Landmarks in Literature by Asian American Lesbians

by Karin Aguilar-San Juan


For fun the other day a lesbian colleague and I tried to rattle off as
many names of U.S. lesbian writers as we could, limiting ourselves to
the years between 1960 and 1980. In a few minutes, we came up with
fifteen names, but although we listed white, Jewish, and African
American women and Latinas, we could not come up with even one Asian
American.1
	Asian American lesbians have had many reasons for silence. We
are relative latecomers to the lesbian/gay writing scene, in part
because it has taken us a long time to declare ourselves as lesbians.
In the early 1980s, Kitty Tsui emerged as one of our few published
writers and role models, and some of us exalted her fire-breathing
poems, as if they-actually having appeared in print-were better proof
of our existence than our own flesh and blood could ever be. In The
Words of a Woman Who Breathes Fire (1983), a collection of poetry and
prose, Tsui offered us an image of a proud, defiant, "no bullshit'
woman, the dyke we all wanted to be:

	i am not afraid of
	talking back to those
	who presume to know
	who i am
	and telling me that what
	i do is not natural...
	[From "A Celebration of Who I Am' (62)]

	Tsui's writing reflected her discovery that, as a matter of
survival, she must assert her multiple identities as a Chinese
American lesbian. Significantly, her book appeared at a time that a
loose network of Asian American dykes was finally organizing itself in
enclaves across the nation, from San Francisco to New York City. By
the time I considered myself a card-carrying member somewhere in the
mid-1980s, the network of individuals was practically a "movement,'
sponsoring newsletters and potlucks and softball leagues on a regular
basis and going public with declarations of our independence from men
and celebrations of our love for women.
	Often, we risked family ties-for those of us raised in white
suburbs, our families are sometimes our only link to our Asian
heritage-in the hope of finding a truer family in the lesbian and gay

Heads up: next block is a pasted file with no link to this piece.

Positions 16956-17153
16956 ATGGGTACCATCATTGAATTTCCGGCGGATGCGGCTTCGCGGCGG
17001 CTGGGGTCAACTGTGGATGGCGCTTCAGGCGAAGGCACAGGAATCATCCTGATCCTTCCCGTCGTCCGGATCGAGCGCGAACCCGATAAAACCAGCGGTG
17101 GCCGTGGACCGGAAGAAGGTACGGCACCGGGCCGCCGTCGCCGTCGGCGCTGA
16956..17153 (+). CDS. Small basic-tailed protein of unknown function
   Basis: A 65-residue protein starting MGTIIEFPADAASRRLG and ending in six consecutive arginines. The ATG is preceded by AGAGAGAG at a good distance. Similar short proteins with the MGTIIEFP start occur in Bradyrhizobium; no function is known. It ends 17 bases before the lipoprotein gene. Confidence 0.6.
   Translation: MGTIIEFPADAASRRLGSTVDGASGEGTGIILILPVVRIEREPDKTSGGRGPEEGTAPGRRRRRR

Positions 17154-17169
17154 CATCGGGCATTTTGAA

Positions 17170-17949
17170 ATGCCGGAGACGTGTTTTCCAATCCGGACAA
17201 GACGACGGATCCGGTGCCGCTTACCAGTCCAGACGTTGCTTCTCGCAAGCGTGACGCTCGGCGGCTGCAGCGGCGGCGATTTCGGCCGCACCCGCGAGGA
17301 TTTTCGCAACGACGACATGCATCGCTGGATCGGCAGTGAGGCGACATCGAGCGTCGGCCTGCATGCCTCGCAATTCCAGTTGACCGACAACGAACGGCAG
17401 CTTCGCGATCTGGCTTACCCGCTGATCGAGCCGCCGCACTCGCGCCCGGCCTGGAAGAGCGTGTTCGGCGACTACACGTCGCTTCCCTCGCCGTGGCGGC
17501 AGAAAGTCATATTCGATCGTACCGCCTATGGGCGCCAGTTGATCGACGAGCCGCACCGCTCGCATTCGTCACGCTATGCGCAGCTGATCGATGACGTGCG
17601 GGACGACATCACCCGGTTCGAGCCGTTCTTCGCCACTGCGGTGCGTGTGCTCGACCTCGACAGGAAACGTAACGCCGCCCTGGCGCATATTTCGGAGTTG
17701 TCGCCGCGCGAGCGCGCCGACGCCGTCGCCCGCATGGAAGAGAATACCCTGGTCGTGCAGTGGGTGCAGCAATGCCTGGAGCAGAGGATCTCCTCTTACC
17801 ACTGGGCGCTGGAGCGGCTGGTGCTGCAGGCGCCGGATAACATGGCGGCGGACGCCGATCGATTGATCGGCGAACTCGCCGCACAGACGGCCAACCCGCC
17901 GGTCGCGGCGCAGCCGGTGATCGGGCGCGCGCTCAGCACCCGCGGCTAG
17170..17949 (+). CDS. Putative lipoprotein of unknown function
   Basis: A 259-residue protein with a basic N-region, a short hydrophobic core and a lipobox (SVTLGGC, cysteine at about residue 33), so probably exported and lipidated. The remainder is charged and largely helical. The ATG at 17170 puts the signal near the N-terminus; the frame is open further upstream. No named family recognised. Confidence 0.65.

community we were creating. We saw Tsui as part of our movement, a
writer who was ours-and indeed she was. In asserting her multiple
identities against a society resistant to such wholeness, she showed
us the rewards of inner strength. But personal courage alone would not
have sustained Tsui, or any of us for that matter. All of us are brave
(to turn a phrase from the black feminist anthology by Hull, Scott,
and Smith [1982]), but all of us also have depended on the sense of
belonging that community-even an emergent one-brings.
	Reviewing our literature has made clear to me how critical the
assertion of identity still is to our Asian American lesbian
community.2 Twenty-three years have passed since Stonewall, but we are
still arguing merely for the right to exist. We confront not only
homophobia but also racism in our struggle for visibility. Much of our
activism, and therefore, our writing, continues to be focused on
claiming multiple identities and making ourselves whole. This is true
in Canada as well as in the United States. Much published writing by
Asian lesbians in Canada is revolutionary simply because the lesbian
community there, as here, is often erroneously perceived as white. To
counter that notion, in spring 1990 works by Asian Canadian women were
featured in a special issue of Fireweed: A Feminist Quarterly. Titled
"Awakening Thunder,' the issue included pieces by writers for whom
their lesbian identity is a focal point. Nila Gupta, a South Asian
lesbian, dedicates a love poem to her compatriot:

	we meet
	where the three seas meet
	and braid hair
	at Kanniyakumari
	where we are
	our bodies
	laughing
	together
	gentle waves
	lapping
	rolling

[From "Love Poem for Sharmini' (Fernandez et al. 1990, 24)]

(For readers unfamiliar with Kanniyakumari, the poet explains that it
is the southernmost tip of India where three seas meet-the Indian
Ocean, the Bay of Bengal, and the Arabian Sea.)
	The newest full-length work of fiction by an Asian American
lesbian comes from Canada. Vancouver-based writer Sky Lee is certainly
the most promising Asian American lesbian novelist to date. Her newest
book, Disappearing Moon Cafe (1990), delves into four generations of a
Chinese family in Vancouver. Lee weaves together historical fact and
fiction with a deft and delicate pen, bringing to mind Maxine Hong
Kingston's China Men (1980) and Louise Erdrich's Tracks (1988).
	Although Lee comes out as a lesbian in Telling It: Women and
Language across Cultures (1990), Disappearing Moon Cafe' is not a
novel about lesbian life. Nevertheless, more woman-bonding occurs here
than in either Kingston's or Erdrich's tales. Kae Ying Woo, Lee's
narrator, and Hermia Chow, Woo's jet-setter college roommate at the
Peking Language Institute, are intoxicated with each other. They sneak